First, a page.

Jun 212014

The Director of the Abbot Public Library drew our attention to something we would like to
share – “Seed Libraries”. This was the subject of a March 9 article in the Boston Globe titled, “Seed Libraries try to save the world’s plants”. The point of saving seeds is to preserve heritage stock as a means of supporting biodiversity. That job has been given to professionally managed seed banks around the world with more than seven million seed samples already in storage for use one day in research.

What is new is the idea of involving local means of not only saving seeds, but putting them into circulation – hence the circulating library connection – encouraging local varietal protection and perhaps even development of new plant strains. In Massachusetts the idea has been taken up at Hampshire College in Amherst, the Concord Free Public Library, and the Sturgis Library in Barnstable (references available on request). When a “borrowed” seed produces the desired plant, fresh seeds are returned to the supporting library for further circulation.

The idea relates to a talk on plants with known provenance given by Mark Richardson,
Horticultural Director of the New England Wildflower Society, at the Conservancy’s Annual
Meeting in late March of this year.

If the idea of seed libraries interests you, we and the Abbot Library would like to know. Please send us an email through one of the contacts listed at the upper right of our home page.

 Posted by at 10:22 pm
Jun 212014

mfm-boothMarblehead’s Farmers’ Market opened early this year and was welcomed with big attendance. We draw your attention to the Environmental Booth where you can find information about the Town’s open spaces along with advisories from the Health Department. In addition to the items offered at no-cost, the Booth also offers items for sale at quite reasonable prices: among these are T-shirts, maps, books, recycling bins, and composters. Our booth attendants advise visitors that although the composter price has increased somewhat with the loss of State subsidy, it remains a bargain.

 Posted by at 10:16 pm
Jun 212014

This spring the Town of Marblehead contracted with the Conway Graduate School of Landscape Architecture to have a team of students study the Lead Mills conservation area and come up with suggestions as to how the property might be developed and used. In May and again in June the student team gave presentations at public meetings. The first of these meetings was to state their charge and to gather public thoughts and ideas. In the second session the student team gave a professional presentation of their preliminary ideas based on their findings, including a number of limitations. They offered three different concepts for use and, again, invited public opinion. A final report will be delivered to Becky Cutting, Marblehead’s Town Planner, by the end of June. We will give our readers a summary once that report has been accepted. Stay tuned. . .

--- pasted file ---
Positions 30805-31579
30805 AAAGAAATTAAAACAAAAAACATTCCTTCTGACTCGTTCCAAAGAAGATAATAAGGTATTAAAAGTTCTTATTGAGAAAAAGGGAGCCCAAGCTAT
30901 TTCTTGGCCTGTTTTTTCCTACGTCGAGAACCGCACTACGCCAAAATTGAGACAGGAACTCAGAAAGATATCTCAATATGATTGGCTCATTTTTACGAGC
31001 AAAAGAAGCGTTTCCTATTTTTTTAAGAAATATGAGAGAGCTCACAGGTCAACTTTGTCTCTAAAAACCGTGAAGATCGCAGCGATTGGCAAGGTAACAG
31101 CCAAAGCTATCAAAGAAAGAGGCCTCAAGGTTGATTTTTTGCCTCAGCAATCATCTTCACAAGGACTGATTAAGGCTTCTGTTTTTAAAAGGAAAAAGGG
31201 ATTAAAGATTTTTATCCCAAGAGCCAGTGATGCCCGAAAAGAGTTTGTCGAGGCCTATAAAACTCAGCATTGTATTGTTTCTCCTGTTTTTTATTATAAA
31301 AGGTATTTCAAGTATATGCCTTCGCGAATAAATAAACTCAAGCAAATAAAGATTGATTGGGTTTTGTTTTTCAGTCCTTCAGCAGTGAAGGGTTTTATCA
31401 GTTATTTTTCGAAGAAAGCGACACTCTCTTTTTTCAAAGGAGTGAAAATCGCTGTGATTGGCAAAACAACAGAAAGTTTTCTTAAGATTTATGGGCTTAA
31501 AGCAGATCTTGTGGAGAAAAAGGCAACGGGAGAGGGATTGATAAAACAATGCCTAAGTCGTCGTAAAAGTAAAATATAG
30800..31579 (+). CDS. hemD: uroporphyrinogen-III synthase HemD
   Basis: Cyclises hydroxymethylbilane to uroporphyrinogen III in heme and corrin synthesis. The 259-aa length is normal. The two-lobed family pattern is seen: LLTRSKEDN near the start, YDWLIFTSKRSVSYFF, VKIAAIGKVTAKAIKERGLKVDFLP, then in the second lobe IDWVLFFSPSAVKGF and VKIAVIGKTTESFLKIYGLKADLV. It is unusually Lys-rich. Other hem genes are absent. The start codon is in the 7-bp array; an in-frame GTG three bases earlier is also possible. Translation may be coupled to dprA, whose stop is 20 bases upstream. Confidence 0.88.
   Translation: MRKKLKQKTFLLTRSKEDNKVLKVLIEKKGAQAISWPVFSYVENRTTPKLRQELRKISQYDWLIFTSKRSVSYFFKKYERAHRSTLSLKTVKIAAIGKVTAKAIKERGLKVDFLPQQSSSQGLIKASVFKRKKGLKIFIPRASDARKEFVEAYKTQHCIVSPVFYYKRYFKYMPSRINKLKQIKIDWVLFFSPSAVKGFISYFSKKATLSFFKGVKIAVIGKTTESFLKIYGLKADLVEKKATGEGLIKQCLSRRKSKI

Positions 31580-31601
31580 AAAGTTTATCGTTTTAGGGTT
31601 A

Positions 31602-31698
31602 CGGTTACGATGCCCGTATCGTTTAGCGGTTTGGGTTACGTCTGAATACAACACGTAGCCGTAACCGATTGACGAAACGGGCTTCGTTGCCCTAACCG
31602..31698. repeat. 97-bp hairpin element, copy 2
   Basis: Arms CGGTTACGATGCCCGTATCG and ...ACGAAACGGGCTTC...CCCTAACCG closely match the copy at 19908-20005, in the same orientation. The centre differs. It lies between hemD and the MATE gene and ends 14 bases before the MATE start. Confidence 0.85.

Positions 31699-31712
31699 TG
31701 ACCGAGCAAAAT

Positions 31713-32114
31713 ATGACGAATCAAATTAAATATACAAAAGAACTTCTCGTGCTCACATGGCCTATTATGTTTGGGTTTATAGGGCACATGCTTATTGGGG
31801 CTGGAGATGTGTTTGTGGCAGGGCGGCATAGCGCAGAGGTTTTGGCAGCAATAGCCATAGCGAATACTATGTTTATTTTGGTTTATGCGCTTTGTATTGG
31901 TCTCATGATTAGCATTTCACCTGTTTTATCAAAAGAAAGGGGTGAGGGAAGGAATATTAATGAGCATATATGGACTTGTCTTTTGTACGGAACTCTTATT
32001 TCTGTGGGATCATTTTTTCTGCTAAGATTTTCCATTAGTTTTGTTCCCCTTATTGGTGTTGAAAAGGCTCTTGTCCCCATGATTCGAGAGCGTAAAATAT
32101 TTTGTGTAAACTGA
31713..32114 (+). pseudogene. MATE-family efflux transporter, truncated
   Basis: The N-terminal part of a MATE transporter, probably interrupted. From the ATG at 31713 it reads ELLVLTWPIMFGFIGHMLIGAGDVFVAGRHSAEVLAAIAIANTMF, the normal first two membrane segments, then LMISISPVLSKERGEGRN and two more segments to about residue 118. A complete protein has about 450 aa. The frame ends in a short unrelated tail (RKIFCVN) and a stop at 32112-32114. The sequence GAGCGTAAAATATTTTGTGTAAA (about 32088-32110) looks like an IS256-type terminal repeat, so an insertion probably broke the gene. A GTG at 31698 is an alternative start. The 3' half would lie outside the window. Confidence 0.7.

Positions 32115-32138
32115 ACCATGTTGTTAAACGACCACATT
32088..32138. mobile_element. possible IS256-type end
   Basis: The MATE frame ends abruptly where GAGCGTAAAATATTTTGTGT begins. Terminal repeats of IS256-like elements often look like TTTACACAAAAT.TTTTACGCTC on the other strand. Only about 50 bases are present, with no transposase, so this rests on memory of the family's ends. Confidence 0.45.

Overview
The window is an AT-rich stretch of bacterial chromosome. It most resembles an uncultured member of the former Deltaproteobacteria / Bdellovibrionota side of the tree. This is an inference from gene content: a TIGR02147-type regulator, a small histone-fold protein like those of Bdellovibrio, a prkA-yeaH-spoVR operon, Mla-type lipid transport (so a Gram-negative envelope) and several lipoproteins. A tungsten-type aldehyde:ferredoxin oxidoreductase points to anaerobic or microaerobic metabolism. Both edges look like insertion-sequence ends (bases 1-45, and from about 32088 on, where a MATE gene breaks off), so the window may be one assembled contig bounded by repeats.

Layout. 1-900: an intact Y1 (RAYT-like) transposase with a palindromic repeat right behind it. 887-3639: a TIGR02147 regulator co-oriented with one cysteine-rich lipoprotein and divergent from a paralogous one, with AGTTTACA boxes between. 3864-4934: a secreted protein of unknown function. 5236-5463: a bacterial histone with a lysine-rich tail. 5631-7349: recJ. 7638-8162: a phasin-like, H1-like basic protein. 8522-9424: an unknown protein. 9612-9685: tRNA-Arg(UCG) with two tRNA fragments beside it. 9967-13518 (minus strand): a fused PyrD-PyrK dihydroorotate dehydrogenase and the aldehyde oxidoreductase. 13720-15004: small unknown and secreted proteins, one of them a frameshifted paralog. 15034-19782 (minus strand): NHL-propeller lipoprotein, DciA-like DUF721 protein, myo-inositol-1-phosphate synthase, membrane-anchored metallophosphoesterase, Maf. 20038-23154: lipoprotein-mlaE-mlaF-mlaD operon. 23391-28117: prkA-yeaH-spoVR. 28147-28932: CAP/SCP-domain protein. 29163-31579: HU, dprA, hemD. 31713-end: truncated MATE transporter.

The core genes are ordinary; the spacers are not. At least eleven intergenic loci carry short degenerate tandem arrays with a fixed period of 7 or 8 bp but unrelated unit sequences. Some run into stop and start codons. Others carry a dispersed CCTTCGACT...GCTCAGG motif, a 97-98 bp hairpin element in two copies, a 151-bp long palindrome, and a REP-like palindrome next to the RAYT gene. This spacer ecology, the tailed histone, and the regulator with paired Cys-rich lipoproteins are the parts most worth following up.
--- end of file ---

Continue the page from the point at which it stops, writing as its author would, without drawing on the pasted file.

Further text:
Posted by at 10:12 pm
Jun 212014

earthday2014-studentsEach year the Conservancy combines the celebration of Earth and Arbor Days and schedules the joint event for maximum participation. This year the principal, staff, and students of the Village School, area neighbors, Girl Scouts, and visitors helped to clean up an area at one edge of the Village School playing field and plant nearly one hundred native shrubs and trees in the former Jermyn Farm plot now the Marblehead School System Conservation area. The Conservancy site’s Earth Day page has a number of photographs of the activity.

 Posted by at 10:09 pm
Jun 212014

At the May 2014 Town Meeting, the Health Department announced that the combined plans for remediating the landfill and replacing the transfer station had to be separated and resubmitted to the State for approval. This was the result of finding that contractors who were good at one of the planned jobs were not skilled in the other, resulting in significantly higher pricing than expected. Unfortunately, the experience delayed the start of everything.

Recent good news is that the landfill remediation is ready to move forward once again. The Health Department tells us that work in Steer Swamp should begin in June and take about twelve months. This work will shut down Gamble’s Trail from its Blueberry Road entrance to the wooden bridge that crosses Babbling Brook. The trail will be restored after the remediation is complete.

 Posted by at 10:04 pm